Platelet-Rich Plasma Versus Hyaluronic Acid for Knee Osteoarthritis: A Systematic Review and Meta-analysis of Randomized Controlled Trials 2021 Outcome: Patients undergoing treatment for knee OA with PRP can be expected to experience improved clinical outcomes when compared with HA. Additionally, leukocyte-poor PRP may be a superior line of treatment for knee OA over leukocyte-rich PRP, although further studies are needed that directly compare leukocyte content in PRP injections for treatment of knee OA.
The effects of platelet-rich plasma injection in knee and hip osteoarthritis: a meta-analysis of randomized controlled trials 2021 Outcome: Intra-articular PRP injection provided better effects than other injections for OA patients, especially in knee OA patients, in terms of pain reduction and function improvement at short-term follow-up
Efficacy of Platelet-Rich Plasma on Pain and Function in the Treatment of Knee Osteoarthritis: A Prospective Cohort Study 2021 Outcome: Intra-articular injections gave significant pain and flexion improvement in grades II, III and IV in OA patients, especially with multiple injection in the short-term follow-up. As a result, recommendation of repeated multiple injections up to four times is efficient in providing long time relief in knee OA.
Effect of Platelet Rich Plasma Injection Effect on Knee Osteoarthritis in Elderly: Single Dose versus Double Dose Randomized Clinical Trial 2021 Outcome: Both single and double dose injections of PRP improved pain and knee function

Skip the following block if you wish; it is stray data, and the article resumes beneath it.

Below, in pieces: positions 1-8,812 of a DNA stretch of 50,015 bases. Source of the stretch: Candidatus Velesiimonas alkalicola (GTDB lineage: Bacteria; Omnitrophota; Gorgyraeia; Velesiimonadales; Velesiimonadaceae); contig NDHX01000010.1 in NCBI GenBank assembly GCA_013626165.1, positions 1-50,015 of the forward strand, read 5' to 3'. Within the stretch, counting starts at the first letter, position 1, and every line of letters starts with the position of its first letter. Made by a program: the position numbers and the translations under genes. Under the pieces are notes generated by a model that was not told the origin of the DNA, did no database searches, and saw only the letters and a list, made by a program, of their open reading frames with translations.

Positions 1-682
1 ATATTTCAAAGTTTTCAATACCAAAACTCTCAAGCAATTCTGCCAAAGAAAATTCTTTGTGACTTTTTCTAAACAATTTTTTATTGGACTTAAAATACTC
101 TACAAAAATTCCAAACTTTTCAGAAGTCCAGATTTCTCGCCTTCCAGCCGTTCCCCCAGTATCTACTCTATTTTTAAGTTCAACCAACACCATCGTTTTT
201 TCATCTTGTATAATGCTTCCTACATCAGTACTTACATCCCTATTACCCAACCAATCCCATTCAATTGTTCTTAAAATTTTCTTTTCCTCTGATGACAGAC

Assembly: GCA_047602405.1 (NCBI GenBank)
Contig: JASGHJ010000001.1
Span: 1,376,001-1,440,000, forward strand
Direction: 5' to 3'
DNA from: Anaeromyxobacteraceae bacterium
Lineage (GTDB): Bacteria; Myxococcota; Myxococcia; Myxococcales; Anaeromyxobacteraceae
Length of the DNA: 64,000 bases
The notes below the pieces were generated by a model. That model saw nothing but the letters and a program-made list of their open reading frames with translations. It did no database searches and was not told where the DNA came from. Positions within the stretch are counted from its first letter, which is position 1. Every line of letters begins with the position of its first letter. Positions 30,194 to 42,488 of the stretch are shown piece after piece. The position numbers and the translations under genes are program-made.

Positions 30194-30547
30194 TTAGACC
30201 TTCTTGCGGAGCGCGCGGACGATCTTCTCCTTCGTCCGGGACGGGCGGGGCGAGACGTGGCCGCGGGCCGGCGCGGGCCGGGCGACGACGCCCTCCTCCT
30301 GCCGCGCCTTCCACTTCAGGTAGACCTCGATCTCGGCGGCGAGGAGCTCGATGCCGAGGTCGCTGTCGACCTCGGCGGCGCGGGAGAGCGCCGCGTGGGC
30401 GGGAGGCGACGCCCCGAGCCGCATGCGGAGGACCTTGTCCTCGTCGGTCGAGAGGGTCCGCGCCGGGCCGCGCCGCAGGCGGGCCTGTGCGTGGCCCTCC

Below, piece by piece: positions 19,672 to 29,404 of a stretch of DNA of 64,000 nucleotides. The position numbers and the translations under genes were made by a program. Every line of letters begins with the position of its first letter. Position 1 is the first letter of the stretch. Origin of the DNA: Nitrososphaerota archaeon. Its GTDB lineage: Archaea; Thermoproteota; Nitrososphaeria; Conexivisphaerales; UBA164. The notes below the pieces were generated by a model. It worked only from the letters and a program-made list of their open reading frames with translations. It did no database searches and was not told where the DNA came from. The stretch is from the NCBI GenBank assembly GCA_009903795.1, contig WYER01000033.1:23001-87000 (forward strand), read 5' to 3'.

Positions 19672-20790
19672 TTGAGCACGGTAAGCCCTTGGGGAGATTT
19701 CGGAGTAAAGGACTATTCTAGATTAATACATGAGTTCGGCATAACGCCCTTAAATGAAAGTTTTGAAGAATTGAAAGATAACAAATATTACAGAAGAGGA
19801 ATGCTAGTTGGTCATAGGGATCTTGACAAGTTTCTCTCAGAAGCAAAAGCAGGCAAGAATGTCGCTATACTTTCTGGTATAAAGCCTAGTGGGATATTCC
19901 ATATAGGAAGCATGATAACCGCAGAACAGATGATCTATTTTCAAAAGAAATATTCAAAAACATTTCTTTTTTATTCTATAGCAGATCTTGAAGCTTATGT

Does Intra-Articular Injection of Platelet-Rich Plasma Have an Effect on Cartilage Thickness in Patients with Primary Knee Osteoarthritis? 2021 Outcome: Treatment with PRP injections can reduce pain and improve knee function in patients with various degrees of articular degeneration
Miscellaneous PRP Studies of Interest:
Comparing Intra-articular Injections of Leukocyte-Poor Platelet-Rich Plasma Versus Low–Molecular Weight Hyaluronic Acid for the Treatment of Symptomatic Osteoarthritis of the Hip: A Double-Blind, Randomized Pilot Study 2021 Outcome: Intra-articular hip injections of LP-PRP in patients with hip OA resulted in an improvement in WOMAC scores and hip internal rotation at 6 months and delayed the need for THA or a hip resurfacing procedure compared with treatment with LMW-HA.
The Effectiveness of Platelet-Rich Plasma Injections in Gluteal Tendinopathy: A Randomized, Double-Blind Controlled Trial Comparing a Single Platelet-Rich Plasma Injection With a Single Corticosteroid Injection 2018 Outcomes: Patients with chronic gluteal tendinopathy >4 months, diagnosed with both clinical and radiological examinations, achieved greater clinical improvement at 12 weeks when treated with a single PRP injection than those treated with a single corticosteroid injection
Percutaneous Tendon Fenestration Versus Platelet‐Rich Plasma Injection for Treatment of Gluteal Tendinosis 2016 Outcome: Both needle Fenestration and PRP injections resulted in 71% and 79% improvement in pain and function by 92 days
Leucocyte-Rich Platelet-Rich Plasma Treatment of Gluteus Medius and Minimus Tendinopathy: A Double-Blind Randomized Controlled Trial With 2-Year Follow-up 2019 Outcome: Pain and function improved progressively over 104 weeks in the PRP group more than the steroid group
Platelet-Rich Plasma Injections With Needle Tenotomy for Gluteus Medius Tendinopathy: A Registry Study With Prospective Follow-up 2016 Outcome: Patients with chronic moderate to severe gluteal tendinosis and partial gluteal tendon tears improved with ultrasound-guided intratendinous PRP injections